Sen. Patrick Leahy, a Vermont senator who endorsed Obama in January, said she was never going to win enough delegates, and he suggested she should throw in the towel in "the interests of a Democratic victory in November." A number of Democrats have expressed concern that Republican John McCain is getting a head start while Obama and Clinton fight on.
Undeterred, Clinton said the competition would only strengthen the party in the long run.
"This spirited, exciting contest is actually a real plus for us," she said while campaigning in Indiana, which has its primary two weeks after Pennsylvania’s April 22 vote.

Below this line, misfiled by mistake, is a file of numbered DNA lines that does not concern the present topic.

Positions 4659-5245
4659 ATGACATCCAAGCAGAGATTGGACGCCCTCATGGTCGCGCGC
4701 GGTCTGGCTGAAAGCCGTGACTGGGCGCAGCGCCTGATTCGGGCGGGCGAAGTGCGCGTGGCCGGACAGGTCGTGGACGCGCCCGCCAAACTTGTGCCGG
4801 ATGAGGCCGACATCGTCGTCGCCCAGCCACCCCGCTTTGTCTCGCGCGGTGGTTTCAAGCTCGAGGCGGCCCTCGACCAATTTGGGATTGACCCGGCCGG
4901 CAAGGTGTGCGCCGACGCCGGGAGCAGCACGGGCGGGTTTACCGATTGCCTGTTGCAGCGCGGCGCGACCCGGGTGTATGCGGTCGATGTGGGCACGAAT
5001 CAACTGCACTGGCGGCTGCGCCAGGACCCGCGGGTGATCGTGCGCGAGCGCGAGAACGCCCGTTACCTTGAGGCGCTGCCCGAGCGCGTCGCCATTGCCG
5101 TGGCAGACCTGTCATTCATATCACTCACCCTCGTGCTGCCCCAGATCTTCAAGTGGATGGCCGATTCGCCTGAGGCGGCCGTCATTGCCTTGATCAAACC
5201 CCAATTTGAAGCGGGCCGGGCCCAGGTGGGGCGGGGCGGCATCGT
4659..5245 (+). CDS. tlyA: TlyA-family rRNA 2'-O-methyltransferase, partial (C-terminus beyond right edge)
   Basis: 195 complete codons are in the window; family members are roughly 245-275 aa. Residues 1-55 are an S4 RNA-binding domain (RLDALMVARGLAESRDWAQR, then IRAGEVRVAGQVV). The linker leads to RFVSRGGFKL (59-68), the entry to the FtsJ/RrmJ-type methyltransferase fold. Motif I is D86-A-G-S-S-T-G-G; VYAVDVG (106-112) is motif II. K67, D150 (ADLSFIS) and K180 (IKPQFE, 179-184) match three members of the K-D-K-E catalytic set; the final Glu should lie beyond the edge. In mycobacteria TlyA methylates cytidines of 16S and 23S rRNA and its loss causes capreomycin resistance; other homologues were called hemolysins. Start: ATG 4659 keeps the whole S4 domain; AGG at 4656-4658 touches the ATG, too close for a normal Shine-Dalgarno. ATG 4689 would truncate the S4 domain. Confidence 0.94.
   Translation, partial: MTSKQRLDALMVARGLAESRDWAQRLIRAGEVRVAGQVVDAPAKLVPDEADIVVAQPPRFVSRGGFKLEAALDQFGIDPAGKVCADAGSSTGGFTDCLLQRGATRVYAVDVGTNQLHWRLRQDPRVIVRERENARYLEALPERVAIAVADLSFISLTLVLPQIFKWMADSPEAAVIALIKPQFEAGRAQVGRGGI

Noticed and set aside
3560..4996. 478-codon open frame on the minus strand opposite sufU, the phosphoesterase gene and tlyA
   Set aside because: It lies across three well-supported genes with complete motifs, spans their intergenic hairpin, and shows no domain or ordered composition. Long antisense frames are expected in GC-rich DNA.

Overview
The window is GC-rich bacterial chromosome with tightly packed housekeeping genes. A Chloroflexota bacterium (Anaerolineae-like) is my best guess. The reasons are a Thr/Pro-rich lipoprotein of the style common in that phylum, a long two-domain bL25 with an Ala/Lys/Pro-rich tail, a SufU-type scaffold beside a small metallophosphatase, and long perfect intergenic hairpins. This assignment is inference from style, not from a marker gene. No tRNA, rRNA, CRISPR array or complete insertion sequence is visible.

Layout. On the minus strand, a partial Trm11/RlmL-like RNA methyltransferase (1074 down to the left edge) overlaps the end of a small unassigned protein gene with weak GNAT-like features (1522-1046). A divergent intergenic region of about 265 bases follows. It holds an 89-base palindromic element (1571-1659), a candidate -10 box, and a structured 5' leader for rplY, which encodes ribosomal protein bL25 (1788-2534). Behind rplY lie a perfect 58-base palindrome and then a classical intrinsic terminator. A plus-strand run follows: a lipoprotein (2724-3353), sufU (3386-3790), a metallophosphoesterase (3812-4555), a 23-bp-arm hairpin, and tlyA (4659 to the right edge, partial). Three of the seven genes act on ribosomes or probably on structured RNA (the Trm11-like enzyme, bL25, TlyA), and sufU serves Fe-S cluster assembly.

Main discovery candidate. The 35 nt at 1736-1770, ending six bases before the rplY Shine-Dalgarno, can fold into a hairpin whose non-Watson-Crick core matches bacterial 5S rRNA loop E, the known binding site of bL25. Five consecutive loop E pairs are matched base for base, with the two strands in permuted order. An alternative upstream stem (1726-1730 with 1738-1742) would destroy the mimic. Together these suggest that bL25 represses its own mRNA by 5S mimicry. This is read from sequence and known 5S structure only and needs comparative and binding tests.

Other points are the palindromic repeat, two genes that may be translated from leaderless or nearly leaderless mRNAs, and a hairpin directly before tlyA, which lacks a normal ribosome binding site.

Hillary has no good reason to quit.
If she wins the nomination, she has a shot at the presidency.
If she loses the nomination, her anti-Obama propaganda has set up a win by John McCain. And she can try again in 2012 much more easily if Obama loses the general election.
The main casualty in her continuing on is the Democrat Party. And both she and Bill have always found the party to be dispensible, as they proved after the 1994 debacle. Resentment of that attitude is one thing that has fuelled Obama’s support amongst high-ranking Democrats, which has grown as his candidacy has stregthened amongst the party faithful.
Like Richard Nixon, the Clintons aren’t quitters. That’s why they’ve gotten as far as they have. There’s no reason to think they will change their MO just became a few fellow Democrats bawl and squall.